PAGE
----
Mercedes-Benz Electronic Parking Brake (EPB) See Owner's Manual in most cases comes on because the parking brake actuator at one of the rear wheels is sticking.
Based on many cases and research Mercedes-Benz Parking Brake Inoperative – See Operator’s Manual comes on during heavy rain or when you drive through water puddle or mud. In some cases, parking brake inoperative messages may come on after going through a car wash.
Mercedes-Benz parking brake warning may also comes on when the vehicle is in motion and you open the driver's door. The parking brake may automatically apply then release immediately.
- Red parking brake warning on dashboard
- Both the red and the yellow parking brake symbols may come on
- Parking brake icon flashing in the instrument cluster
- Parking Brake – See Operator’s Manual
- Parking Brake Nonfunctional – Visit Workshop
- Electronic parking brake malfunction see owners manual
If the Parking Brake See Owner's Manual stays on, continues to show up, below you will find a list of common problems that cause this warning.
The reason why the Mercedes-Benz parking brake warning comes on is due to one of the rear electronic parking brake actuators that are sticking due to rust.
Removing both rear wheels and lubricating the parking brake using lithium-based spray penetrating lubricant will, in most cases, fix the problem.
Parking brake imperative problem is common on Mercedes-Benz models with electronic parking brakes such as the S-Class, GL-Class, and most 2015 or newer models.
The problem can also be the motor inside the electronic parking brake (behind the rear brake caliper) which can also break and trigger the Parking Brake See Owner's Manual.
Electric parking brake module /actuator
If you have applied the parking brakes a few times, you should be familiar with the sound on parking brakes being applied.
If you don't hear the parking brakes engage when you press the Park button, the problem can be the electronic parking brake module or actuator/motor. Another symptom of a faulty parking brake motor is a loud, horrible screeching noise when you try to apply or release the brake.
This is a common problem, for example, in S-Class, CL-Class, known as W221 and W216, respectively. You can replace the parking brake module or remove your faulty module and send it for repair to any of these companies that offer this repair service on eBay.
Corrosion or lose connection at the ABS unit (located in the engine bay) can also trigger this problem.
If the ABS module is faulty, you will also notice ABS light, traction control, and brake light (staying on), along with the parking brake malfunction. While not a very common problem, this issue needs to be diagnosed with a Mercedes-Benz scanner.
Faulty Parking Brake Switch
The parking brake switch may stick and not release fully. The parking brake switch is located under the headlight switch on the dashboard.
Pay attention to the switch position. It should pull out when you release it.
If the switch stays pressed, it can trigger an electronic parking brake warning. Make sure that every time you release the parking brake button, it doesn't stay pressed.
A weak main battery can also cause the parking brake inoperative on a Mercedes-Benz. Most auto parts stores can test your car battery free of charge or you can perform a battery test yourself using the 12 Volt Battery Test Tool.
Less Likely Problems
Other possible issues that can trigger Parking Brake See Owner's Manual.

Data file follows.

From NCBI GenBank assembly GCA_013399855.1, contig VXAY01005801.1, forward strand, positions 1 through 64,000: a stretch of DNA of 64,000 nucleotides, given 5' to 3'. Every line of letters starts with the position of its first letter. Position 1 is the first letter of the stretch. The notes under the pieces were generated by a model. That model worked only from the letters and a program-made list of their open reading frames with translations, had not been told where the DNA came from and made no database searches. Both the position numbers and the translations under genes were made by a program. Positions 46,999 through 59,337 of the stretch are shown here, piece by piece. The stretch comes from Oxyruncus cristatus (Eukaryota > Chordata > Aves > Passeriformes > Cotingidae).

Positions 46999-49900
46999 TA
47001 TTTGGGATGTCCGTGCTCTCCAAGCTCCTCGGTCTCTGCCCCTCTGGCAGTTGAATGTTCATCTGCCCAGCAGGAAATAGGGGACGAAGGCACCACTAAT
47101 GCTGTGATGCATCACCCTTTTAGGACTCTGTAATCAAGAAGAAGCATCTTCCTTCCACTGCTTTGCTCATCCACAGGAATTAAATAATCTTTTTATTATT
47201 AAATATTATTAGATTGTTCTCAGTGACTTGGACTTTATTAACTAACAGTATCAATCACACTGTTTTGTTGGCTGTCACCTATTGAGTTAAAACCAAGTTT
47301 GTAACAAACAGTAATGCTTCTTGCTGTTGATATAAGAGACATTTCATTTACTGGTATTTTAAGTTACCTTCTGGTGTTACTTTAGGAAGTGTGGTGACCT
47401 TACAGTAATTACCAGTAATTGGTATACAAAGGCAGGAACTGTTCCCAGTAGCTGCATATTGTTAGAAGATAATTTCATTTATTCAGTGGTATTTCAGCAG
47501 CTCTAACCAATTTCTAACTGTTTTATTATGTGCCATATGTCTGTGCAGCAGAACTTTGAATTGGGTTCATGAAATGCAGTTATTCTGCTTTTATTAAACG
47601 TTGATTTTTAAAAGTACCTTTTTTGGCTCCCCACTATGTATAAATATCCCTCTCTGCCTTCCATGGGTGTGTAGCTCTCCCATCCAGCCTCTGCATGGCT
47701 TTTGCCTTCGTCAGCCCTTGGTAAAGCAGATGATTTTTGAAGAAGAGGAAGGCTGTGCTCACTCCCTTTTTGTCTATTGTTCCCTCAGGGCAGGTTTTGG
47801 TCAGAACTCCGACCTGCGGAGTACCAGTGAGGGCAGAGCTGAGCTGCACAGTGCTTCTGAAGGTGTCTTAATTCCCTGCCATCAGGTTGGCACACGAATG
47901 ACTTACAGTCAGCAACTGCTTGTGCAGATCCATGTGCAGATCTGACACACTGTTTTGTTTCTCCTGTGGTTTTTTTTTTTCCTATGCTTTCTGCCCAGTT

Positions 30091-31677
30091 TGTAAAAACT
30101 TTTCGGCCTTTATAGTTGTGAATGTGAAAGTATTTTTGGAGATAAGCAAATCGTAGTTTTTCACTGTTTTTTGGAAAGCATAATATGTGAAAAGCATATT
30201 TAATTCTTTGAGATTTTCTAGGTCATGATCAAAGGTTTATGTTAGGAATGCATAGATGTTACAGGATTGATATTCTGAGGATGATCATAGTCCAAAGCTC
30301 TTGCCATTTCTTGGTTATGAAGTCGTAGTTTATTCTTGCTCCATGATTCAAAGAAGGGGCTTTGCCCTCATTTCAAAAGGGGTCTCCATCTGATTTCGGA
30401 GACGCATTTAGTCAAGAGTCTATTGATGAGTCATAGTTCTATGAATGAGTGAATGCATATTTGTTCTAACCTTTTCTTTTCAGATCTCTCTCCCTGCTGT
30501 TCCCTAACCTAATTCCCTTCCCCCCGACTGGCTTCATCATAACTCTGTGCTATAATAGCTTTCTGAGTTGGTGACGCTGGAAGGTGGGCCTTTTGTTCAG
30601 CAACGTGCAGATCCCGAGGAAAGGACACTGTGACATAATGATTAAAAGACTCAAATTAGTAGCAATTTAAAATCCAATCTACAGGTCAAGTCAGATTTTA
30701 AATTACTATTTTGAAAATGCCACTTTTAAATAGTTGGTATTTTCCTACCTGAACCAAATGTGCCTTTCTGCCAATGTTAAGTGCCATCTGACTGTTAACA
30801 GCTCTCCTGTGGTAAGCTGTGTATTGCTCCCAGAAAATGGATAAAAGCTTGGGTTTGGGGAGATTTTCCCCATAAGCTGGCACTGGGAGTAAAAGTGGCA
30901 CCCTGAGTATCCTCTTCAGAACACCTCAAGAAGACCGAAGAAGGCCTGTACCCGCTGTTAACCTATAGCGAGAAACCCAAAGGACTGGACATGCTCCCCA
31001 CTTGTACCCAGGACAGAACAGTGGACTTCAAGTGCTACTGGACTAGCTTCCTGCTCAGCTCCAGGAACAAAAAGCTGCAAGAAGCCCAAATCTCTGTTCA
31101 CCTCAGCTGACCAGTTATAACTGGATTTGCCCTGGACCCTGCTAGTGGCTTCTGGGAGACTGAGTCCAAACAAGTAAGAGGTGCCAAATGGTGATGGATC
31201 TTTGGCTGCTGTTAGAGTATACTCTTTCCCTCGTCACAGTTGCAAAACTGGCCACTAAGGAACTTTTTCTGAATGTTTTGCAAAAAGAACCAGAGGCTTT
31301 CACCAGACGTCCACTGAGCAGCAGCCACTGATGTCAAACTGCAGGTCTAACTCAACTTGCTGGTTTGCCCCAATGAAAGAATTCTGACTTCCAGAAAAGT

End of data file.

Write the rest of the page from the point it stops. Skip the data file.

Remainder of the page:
- Low main battery voltage.
- Faulty SAM or Central Gateway Module.
- Damaged wire harness.
- Software issue - Ask the dealer to perform an update.
- A loose, broken, or corroded connector at the parking brake actuator.
- The brake light switch faulty.
- ABS wheel speed sensor defective or dirty.
- Faulty parking brake switch.
- Brake cables need adjustment if they are not pulling evenly.
One quick test you can perform is to press the Parking button on the dashboard and have a friend listen to the rear wheels. You should hear the electric motor engage. Check both rear wheels. If you do not hear the noise in one of them, you know which one is faulty.
If you rarely use the parking brakes, the parking actuators can get stuck over time. One possible solution is to use a Mercedes-Benz scanner and manually engage and disable the parking brakes at least 15 times repetitively.
If you are using a scanner, go to Parking Module (EPB) > Acuations > Activate Parking Brakes.
Before replacing any parts, it is important to read the fault codes from the Electronic Parking Brake (EPB) module. If the parking brake malfunction showed on the dashboard, there is a faulty code in the EPB module.
Use a Mercedes-Benz scanner to read fault codes from the EPB module. The codes stored in the EPB module will guide you in the right direction. For example, you will get fault codes such as:
- The position of component Electric Parking Brake is Implausible
- B22d52- Electric parking brake malfunction; this component has not been put in position.
- B23aa07- The left brake has a malfunction, mechanical fault. The right brake caliper is faulty. An open circuit exists.
- B23aa77-the left brake caliper has a malfunction, and the commandment position cannot be reached. The left brake caliper is faulty. An open circuit exists.
Continue the troubleshooting based on the fault codes that are showing as CURRENT or PRESENT. Stored codes can be an indication of an intermittent issue.
Once you read the fault codes with a Mercedes-Benz scanner, you will have a better idea of what's wrong with the car and the cause of the Parking Brake Inoperative. See the Owner's Manual Warning. With a good scanner, you will be able to check the operation of the parking brake motors and also the parking brake switch without having to remove them.
- Parking Brake See Owners Manual - A-Class Club.co.uk
- Mercedes-Benz C-Class Parking Brake Warning - MBWorld.org
- Mercedes Parking Brake See Operator Manual - BenzWorld.org